If you have a food processor, why would you need a juicer? And, vice versa, if you have a juicer, why would you want to invest in a food processor? Though they can seem synonymous at first, it is soon apparent that each has specific jobs the other cannot do.
To quickly summarize their differences, a juicer smashes and separates foods, saving the juice and spitting out all the excess. A food processor, on the other hand, grinds, slices, chops, and grates foods-but does not separate foods.
Living true to its name, a juicer’s only function is to squeeze the juice out of fruits and vegetables. There will be two finished products. The juice, which the juicer has squished out. And the pulp, which is the fleshy portion of the food leftover after the juice is taken out.
Many fruits and vegetables can be juiced with their skins still on, even watermelons. It is recommended, though, that foods with bitter outer layers, such as oranges, be grated down to remove the outer rind to improve the juice flavor.
Types of juicers
Juicers come in different models, depending on what specific juicing function you need. Some are extremely basic. For instance, the citrus juicer, which can even be plastic and is operated only by yourself. Set a sliced orange on the juicer point, twist and push down, and the juice is collected in a glass underneath.
Other juicers are more complex and, fortunately, use electricity to function. There are centrifugal, masticating, and triturating juicers. These fall under juice extractors. Extractors not only juice, as the little citrus juicer does, but they also separate the juice from the pulp.
A centrifugal juicer has blades which first cut up the food into tiny bits. Then it spins the remaining pulp around until all the juice is removed.
A masticating juicer crushes the food with “teeth” before pushing the juice through a screen. The screen allows the juice to flow easily through, leaving the pulp to be pushed out the opposite direction.
Finally, a triturating juicer uses gears to crush the food. The juice flows out holes designed for the purpose, while the fleshy matter gets pushed over the top of the gears. Typically, triturating juicers are the most effective-and most expensive-juicers available.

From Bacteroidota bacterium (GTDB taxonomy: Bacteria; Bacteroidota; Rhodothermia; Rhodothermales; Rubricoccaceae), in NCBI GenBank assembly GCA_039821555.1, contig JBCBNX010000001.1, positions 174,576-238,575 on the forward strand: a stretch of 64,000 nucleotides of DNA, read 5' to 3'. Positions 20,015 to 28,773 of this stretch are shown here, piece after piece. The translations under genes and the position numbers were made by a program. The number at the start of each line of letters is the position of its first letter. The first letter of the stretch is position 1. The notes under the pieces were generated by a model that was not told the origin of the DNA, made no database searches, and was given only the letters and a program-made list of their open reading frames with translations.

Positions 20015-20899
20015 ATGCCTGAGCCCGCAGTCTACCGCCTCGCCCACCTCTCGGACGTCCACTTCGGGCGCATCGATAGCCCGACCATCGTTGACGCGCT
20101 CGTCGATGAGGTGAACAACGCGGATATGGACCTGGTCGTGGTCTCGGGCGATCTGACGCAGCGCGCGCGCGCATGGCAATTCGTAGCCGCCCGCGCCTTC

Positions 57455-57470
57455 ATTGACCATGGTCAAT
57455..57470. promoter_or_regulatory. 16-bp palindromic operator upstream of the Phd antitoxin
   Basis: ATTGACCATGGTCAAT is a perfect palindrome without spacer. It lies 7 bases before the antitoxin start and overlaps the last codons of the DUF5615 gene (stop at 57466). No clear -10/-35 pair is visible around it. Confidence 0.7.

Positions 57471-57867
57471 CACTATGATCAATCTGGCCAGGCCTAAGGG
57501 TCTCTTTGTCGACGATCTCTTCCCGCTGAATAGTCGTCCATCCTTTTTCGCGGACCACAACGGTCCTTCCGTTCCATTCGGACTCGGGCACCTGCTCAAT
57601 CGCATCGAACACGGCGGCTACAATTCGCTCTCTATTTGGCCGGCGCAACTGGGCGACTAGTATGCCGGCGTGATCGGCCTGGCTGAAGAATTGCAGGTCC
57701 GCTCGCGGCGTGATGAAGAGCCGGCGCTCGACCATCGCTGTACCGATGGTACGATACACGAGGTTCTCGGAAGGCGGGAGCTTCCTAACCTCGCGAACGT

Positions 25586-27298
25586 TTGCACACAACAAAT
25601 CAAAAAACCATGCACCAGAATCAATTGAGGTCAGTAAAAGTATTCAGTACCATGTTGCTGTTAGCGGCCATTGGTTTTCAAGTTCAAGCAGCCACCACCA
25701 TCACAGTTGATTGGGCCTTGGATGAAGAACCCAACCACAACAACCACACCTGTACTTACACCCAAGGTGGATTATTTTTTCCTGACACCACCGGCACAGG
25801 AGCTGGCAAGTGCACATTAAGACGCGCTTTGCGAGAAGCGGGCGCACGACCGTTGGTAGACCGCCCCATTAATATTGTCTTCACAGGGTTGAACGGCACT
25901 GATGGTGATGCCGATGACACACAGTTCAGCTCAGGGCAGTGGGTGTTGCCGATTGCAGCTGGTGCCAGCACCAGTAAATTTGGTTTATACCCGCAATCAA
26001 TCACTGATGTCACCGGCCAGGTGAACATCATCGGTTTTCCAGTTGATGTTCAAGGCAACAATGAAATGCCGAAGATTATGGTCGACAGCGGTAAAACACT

Food processor functions
Food processors, on the other hand, do not separate foods and do not work with liquid. While with a juicer, the food is divided, a food processor leaves its foods chopped-but still together.
Food processors have many functions. They chop, grind, grate, knead, slice, shave, puree, and crush-to mention a few. They can even have french fry slicers.
Types of food processors
The types of actual food processor are not as varied as juicers. There are hand-powered, usually for quick jobs, such as chopping up a small amount of onion. Most are powered by electricity, though. It is the blade attachments which makes a food processor. Of course, some processors are more powerful than others, and some do models do not have certain blades which others do not have. Overall, though, the significant differences in food processors lie in their blades.
The main blade which comes with a food process is an s-shaped blade, designed to do the basic functions of slicing. Additional blades or discs are used to knead various doughs, from pizza to bread. Some can whisk eggs for delectable meringues, while others finely grind up spices.
There’s still a lot of thing to learn about these two kitchen appliances. Please visit [http://www.thebestkitchen.org] to know everything about food processor reviews [http://www.thebestkitchen.org/food-processor-reviews/], cooking tips, and Helpful Kitchen Tips. We provide the most important info that you need to know before buying a kitchen appliance.
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